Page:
Of chapati and term limits for parliamentarians


By Kenyatta Otieno

It is that season in Kenya where everyone and their dog become political analysts – good students of Mutahi Ngunyi and Prof. Edward Kisiangani combined. A while back, I bumped into a friend and as soon as the pleasantries were settled, he updated me about what was cutting in Mukurwe-ini. Renowned former University of Nairobi student leader Kabando wa Kabando had lost in the Jubilee Party nominations. This was a big surprise as Kabando is one of the leading lights in Jubilee Party.

According to him, the electorate did not have a problem with Kabando and they made sure they told him as such. Their reason for kicking out the two-term MP was because a good cook does not turn a chapatti on the fire more than twice, and Mukurwe-ini residents know how to make good chapati. I cannot authenticate these allegations but they got me thinking about instituting a two term limit for MPs. Is it okay to add it to our statutes, or we leave it to the electorate to decide that at the ballot?

Former president Mwai Kibaki was MP for Othaya for almost four decades since 1974. Too bad for the people of Othaya but they are not alone. Raila Odinga was MP for Lang’ata from 1992 to 2013, a two-decade stint. Kalonzo Musyoka was also MP for Mwingi for three decades the same as Moody Awori for Funyula – they both were in parliament from 1983 until 2013. These are examples of long serving members of parliament who have since left the legislature; Raila and Kalonzo are still in active politics.

There is a reason why football and most sports are played in two halves with a brief rest period in between. The human mind has a concentration span and the body also tends to give in under exposure to long durations of strain. It is evident that the longer an MP stays in the August House, the less contribution s/he makes on floor of the house. This could be a case of familiarity breeding contempt, seniority complex or the advent of getting bigger fish to fry.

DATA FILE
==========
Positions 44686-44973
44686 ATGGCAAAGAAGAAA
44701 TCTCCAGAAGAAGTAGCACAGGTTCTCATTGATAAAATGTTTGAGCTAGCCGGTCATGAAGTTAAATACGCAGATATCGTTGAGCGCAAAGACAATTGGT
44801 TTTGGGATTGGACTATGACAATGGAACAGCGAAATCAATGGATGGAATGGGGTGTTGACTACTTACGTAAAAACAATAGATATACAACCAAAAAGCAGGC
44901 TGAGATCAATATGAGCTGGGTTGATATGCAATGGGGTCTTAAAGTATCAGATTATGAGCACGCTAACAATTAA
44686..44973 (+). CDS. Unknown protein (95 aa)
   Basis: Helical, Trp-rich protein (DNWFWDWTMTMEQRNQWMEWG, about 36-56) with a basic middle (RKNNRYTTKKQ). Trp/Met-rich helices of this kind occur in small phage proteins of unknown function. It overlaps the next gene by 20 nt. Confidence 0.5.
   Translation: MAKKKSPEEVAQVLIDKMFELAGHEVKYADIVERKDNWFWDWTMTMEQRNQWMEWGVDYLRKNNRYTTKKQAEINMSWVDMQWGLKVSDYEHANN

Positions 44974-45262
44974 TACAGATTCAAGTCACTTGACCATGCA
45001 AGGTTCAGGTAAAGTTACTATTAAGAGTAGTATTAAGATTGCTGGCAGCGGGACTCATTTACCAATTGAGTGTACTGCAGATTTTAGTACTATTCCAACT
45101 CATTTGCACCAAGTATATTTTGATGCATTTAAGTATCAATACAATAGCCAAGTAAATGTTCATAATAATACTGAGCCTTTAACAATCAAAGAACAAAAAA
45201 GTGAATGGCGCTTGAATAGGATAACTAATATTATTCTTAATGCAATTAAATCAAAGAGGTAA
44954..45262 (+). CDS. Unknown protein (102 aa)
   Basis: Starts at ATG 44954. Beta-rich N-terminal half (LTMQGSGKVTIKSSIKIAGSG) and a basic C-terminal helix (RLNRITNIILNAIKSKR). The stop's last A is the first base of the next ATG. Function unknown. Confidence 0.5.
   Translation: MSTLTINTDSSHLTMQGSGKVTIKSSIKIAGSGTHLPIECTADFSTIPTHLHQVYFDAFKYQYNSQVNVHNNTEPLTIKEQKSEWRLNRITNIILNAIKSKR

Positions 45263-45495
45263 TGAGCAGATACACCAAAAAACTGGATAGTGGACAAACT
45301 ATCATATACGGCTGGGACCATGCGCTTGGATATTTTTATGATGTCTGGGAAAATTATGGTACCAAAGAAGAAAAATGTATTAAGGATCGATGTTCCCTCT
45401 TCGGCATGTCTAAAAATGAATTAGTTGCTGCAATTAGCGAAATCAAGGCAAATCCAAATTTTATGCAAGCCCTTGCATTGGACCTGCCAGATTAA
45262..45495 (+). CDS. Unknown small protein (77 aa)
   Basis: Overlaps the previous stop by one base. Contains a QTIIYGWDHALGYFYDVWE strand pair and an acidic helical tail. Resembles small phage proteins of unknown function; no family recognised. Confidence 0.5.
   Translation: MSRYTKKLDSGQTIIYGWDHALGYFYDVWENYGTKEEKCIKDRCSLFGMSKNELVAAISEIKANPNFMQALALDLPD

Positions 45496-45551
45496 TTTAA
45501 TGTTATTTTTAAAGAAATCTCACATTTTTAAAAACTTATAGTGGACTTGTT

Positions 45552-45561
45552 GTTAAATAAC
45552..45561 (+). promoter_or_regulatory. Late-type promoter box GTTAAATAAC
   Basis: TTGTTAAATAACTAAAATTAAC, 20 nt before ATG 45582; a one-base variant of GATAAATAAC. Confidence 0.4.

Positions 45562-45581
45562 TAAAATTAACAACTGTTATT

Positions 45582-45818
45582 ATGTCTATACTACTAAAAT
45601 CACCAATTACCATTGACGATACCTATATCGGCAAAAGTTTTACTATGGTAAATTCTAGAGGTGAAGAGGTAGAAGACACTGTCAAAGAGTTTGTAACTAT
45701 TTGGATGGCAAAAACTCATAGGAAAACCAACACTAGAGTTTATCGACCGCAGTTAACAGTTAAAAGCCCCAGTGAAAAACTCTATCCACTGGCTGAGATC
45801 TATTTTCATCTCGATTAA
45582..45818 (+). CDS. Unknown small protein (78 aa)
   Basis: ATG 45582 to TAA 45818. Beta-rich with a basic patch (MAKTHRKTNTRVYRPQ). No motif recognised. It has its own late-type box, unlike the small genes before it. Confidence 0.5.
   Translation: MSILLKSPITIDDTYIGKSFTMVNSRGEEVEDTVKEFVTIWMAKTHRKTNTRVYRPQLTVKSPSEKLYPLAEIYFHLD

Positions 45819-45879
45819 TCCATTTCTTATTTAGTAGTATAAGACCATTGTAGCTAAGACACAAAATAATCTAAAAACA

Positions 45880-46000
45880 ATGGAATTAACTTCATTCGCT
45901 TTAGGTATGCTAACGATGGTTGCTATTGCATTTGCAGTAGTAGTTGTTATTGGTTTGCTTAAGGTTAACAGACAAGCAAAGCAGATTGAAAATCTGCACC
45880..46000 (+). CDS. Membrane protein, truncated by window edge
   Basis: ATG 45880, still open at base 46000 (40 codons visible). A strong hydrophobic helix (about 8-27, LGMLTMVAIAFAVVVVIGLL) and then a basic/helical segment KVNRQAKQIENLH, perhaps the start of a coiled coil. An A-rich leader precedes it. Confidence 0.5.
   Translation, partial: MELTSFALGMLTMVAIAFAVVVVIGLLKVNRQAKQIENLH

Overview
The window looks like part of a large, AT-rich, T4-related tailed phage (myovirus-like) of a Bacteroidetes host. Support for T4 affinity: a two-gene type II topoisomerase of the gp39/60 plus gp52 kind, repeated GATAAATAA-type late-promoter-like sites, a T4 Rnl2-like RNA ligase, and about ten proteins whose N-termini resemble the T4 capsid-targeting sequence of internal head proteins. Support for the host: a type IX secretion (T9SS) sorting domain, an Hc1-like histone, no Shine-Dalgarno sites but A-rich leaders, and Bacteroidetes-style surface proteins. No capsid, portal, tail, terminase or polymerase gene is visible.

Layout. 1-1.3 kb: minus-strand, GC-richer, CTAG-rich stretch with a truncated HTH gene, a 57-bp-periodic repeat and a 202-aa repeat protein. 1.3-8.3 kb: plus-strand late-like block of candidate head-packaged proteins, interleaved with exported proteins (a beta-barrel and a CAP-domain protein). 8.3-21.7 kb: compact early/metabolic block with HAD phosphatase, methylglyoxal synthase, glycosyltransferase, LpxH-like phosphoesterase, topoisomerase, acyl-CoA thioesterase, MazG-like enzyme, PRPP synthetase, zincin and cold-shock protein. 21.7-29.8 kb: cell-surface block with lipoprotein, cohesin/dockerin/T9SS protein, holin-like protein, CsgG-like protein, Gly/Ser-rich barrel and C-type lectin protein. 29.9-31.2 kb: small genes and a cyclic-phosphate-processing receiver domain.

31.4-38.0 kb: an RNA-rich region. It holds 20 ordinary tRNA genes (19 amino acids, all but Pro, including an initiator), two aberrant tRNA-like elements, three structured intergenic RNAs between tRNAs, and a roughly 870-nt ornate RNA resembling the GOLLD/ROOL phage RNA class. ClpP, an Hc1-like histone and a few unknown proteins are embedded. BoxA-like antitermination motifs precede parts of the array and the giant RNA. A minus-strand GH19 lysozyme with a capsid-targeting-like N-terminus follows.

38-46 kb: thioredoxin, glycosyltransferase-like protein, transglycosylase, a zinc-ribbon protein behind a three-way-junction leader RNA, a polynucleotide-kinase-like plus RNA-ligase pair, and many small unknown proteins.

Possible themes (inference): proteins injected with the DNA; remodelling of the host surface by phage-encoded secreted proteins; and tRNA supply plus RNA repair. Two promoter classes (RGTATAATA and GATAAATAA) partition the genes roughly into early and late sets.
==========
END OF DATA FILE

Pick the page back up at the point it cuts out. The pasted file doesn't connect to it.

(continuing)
There is no all-round person who can be good at everything. Nature and nurture bestows on us different abilities that we use for our good and that of society. This means that an MP has passion for some things and is competent in specific areas in parliament and his constituency. If one is elected for a long period, it means that his constituents will enjoy the fruits of what he is passionate about and competent in, and miss out on the rest. It is like someone going to the gym for biceps building only; in due time, he will appear like a life size cartoon!

I will consider at Raphael Tuju, who spent five years as Rarieda MP. His contribution to debate in the house was limited to ministerial responses. A reserved gentleman, he is a good diplomat though. He used this to his advantage by channelling goodies from his networks and travels as minster to his constituency. Tuju could reach out across the political divide and for the five years he was MP, Rarieda was transformed from a backwater constituency bypassing other constituencies in Siaya County.

Tuju was wrong in thinking that if Rarieda got a good road network, water supply, electricity, and several schools were built/transformed, he would be re-elected. The reason being he was not experienced in playing party politics in Kenya. This is another factor in an MP’s life; in Luo-Nyanza, there is only one political party: Raila Odinga – the advent of independent candidates is slowly shaping a new reality down there.